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Knowing Your Home's Style...
the Key to Visual Consistency and Beauty

Style Book information and graphics courtesy Andersen Windows

Years ago, I took a course in home inspection. Because of my extensive experience in troubleshooting home repair problems, I found it to be fairly simple. However, one section was a real challenge... a section dealing with the identification of home "styles".

What's important about knowing your home's style?

You might wonder, why would a home inspector need to know the style of a home? Well, I wondered the same thing and I discovered that knowing home styles can help you determine such things as the age of major renovations and also potential problems related to style, such as roof valleys that may need extra care to prevent leaks.

Still, home style can be confusing. The fact is a minority of homes are purely one style or the other. Many builders and architects will borrow bits and pieces from different styles to meet their needs. For example, they might incorporate large areas of glass, typical of a contemporary style, into a colonial style (which would not typically use floor to ceiling windows) to take advantage of a great view, while keeping to the more simple, space-efficient colonial style!

Need help? Andersen has developed what they call "Home Style Pattern Books".

These books, available in print or digital form, not only help the homeowner and builder to determine the predominant style of a home, but also help in the selection of the best possible window, door and trim options to keep design consistency.

Below are photos and short descriptions of the styles and pattern books currently (or soon to be) available.

You can download a copy of the pattern book in .pdf from our website by clicking on the links below, or if you'd like to purchase a printed copy visit Andersen's site at: http://www.andersenwindows.com/home-styles/

American Farmhouse - A Victorian selection from the Andersen Style Library

Craftsman Bungalow

American Farmhouse

The Ranch or rambler home style is a single-story, long and narrow architecture, features casement or double-hung windows flanking a large picture window, and horizontal grilles or no grilles. Download this FREE pattern book in PDF.

Craftsman Bungalow

Craftsman Bungalow home styles developed from the British Arts & Crafts movement, featuring double-hung or casement window, exterior trim that contrasts with the window frame color, and grille patterns that create vertical proportions. Download this FREE pattern book in PDF.

Georgian Federal - a colonial selection from the Andersen Style Library French Eclectic - an old world selection from the Andersen Style Library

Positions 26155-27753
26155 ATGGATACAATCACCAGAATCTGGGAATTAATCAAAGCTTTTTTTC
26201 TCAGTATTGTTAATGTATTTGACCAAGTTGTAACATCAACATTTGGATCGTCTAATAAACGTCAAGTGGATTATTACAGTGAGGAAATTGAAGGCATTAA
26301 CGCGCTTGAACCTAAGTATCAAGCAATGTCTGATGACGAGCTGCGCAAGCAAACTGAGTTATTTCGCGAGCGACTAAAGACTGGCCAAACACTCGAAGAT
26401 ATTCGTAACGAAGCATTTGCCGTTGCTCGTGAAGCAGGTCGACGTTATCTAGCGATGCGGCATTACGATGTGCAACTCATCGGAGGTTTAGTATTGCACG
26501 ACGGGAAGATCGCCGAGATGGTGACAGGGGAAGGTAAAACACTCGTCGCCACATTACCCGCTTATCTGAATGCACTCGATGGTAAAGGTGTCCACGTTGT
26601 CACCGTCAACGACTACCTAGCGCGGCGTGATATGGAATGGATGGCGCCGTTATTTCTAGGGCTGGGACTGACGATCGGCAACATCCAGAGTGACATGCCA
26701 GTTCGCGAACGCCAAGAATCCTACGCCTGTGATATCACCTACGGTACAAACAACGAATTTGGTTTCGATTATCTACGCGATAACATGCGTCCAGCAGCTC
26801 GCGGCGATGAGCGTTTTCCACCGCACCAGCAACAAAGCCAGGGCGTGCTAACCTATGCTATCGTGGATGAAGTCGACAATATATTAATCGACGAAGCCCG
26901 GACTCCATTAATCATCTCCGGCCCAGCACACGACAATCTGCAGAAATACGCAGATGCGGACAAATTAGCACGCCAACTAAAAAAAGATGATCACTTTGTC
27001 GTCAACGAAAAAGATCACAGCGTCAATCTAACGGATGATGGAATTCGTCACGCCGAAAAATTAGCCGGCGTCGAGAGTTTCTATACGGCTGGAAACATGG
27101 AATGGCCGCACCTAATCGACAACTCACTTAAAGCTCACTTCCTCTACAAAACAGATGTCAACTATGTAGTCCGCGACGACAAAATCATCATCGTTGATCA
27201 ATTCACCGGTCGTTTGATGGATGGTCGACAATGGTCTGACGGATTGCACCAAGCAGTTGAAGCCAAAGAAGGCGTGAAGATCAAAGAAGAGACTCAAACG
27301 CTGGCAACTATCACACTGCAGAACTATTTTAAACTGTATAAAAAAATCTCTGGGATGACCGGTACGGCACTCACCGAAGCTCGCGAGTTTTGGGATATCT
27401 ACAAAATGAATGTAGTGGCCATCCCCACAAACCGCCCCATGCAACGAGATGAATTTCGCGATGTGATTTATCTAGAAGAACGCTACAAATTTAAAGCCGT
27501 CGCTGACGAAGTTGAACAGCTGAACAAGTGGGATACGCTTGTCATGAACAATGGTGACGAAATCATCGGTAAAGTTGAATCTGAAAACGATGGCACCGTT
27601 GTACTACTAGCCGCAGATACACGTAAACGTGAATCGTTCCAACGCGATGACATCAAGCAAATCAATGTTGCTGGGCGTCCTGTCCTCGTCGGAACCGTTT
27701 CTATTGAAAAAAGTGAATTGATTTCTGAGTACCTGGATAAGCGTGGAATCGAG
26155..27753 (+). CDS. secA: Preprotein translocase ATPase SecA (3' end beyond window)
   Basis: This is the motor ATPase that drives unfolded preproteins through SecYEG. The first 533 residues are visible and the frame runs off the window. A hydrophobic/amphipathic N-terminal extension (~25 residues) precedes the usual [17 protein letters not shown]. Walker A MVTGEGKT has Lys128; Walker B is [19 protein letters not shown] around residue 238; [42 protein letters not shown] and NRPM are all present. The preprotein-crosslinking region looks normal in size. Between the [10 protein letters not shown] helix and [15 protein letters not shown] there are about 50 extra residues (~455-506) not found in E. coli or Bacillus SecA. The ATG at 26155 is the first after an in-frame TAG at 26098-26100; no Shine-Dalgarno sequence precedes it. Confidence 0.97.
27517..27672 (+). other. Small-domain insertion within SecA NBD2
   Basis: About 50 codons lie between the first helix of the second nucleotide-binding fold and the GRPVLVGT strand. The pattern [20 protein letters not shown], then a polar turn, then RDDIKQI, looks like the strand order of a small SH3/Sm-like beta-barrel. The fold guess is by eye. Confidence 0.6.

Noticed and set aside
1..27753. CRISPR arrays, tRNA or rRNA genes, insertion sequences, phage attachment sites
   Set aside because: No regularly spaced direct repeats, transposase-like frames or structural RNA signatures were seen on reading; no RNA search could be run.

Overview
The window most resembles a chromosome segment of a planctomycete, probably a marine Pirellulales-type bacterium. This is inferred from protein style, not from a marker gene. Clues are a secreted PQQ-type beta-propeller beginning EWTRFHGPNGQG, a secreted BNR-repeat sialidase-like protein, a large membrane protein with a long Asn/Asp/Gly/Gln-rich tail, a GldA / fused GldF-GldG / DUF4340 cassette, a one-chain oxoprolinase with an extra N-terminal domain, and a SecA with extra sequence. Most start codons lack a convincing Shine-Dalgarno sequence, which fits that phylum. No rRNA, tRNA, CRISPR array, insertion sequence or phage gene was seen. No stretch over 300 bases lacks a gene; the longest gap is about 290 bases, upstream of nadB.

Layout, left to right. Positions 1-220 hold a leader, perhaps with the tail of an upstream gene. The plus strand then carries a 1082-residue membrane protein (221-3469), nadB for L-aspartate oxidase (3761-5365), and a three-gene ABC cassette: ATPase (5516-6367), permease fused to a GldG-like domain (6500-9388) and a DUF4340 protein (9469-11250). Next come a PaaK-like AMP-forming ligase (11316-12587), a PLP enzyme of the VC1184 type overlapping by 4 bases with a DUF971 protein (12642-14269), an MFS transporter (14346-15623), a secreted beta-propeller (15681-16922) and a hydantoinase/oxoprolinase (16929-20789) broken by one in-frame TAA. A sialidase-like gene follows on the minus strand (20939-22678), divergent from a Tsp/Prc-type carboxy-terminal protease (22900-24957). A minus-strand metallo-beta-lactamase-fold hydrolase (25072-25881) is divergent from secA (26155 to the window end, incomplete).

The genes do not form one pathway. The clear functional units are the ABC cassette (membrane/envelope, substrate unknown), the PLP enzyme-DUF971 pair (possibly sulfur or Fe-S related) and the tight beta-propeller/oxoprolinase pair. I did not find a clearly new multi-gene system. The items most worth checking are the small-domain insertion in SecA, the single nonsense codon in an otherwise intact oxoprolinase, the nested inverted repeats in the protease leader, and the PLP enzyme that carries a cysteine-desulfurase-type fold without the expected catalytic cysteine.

Georgian / Federal

The Georgian Federal home style is a variation of colonial architecture, features tall double-hung windows simple window combinations and multiple divided lights with rectangular grilles. Download this FREE pattern book in PDF

French Eclectic

The French Eclectic home style features combination of French architectural styles, was popularized by soldiers returning from WW1, tall, steeply pitched, hipped or gabled roofs, and vertically oriented windows with grilles. Download this FREE pattern book in PDF.

Queen Anne - a victorian selection from the Andersen Style Library Prairie - an Arts and Crafts selection from the Andersen Style Library

Queen Anne

The Queen Anne home style emerged during Victorian era (1880-1910), features gables, bay windows, towers and overhangs, double-hung windows often with art glass, and grille patterns create geometric shapes.
Download this FREE pattern book in PDF.

Prairie

The Prairie home style is the first architecture of American origin; features casement windows that combine in horizontal shapes, brown, red and rust window trim colors, and art glass or Prairie grilles.
Download this FREE pattern book in PDF.

Ranch - an Arts and Crafts selection Tudor - an old world selection from the Andersen Style Library

Ranch or "Rambler"

The Ranch or rambler home style is a single-story, long and narrow architecture, features casement or double-hung windows flanking a large picture window, and horizontal grilles or no grilles. (Pattern book to be released soon.)

Tudor

The Tudor home style is based on English folk/late medieval palaces, features asymmetrical-style architecture, window frames tend to be dark wood tones, and rectangular or diamond-shaped grilles.
Download this FREE pattern book in PDF.

Shingle home style from the Andersen Style Library Spanish colonial from the Andersen Style Library

Shingle

The Shingle home style is distinctly American and traces its beginnings to the late 19th Century, with interiors borrowed heavily from the Arts & Crafts style, features window height-to-width proportion of 2-to-1, a wide variety of accent windows, and 6" x 6" square grille patterns.
Download this FREE pattern book in PDF.

Spanish Colonial

The Spanish Colonial home style features a combination of Spanish home styles, stucco walls, balconies, patios, casement windows and French doors, and tall, narrow windows with rectangular grilles.
Download this FREE pattern book in PDF.

Cape Cod style home Mission revival style home

Cape Cod

The Cape Cod style home is distinctly American. It evolved from New England's early Colonial style houses in the early 1700s. A functional style, steeply pitched roofs helped reduce buildup of ice and snow and window shutters were fully functional to block our the wind.
Download this FREE pattern book in PDF.

Mission Revival

Inspired by Spanish mission churches built in the early 1600s, Mission Revival style architecture first appeared in California around 1885. Instead of the finely detailed styling of eastern United States architecture, Mission Revival was a splash of boldness with large arches and stucco.
Download this FREE pattern book in PDF.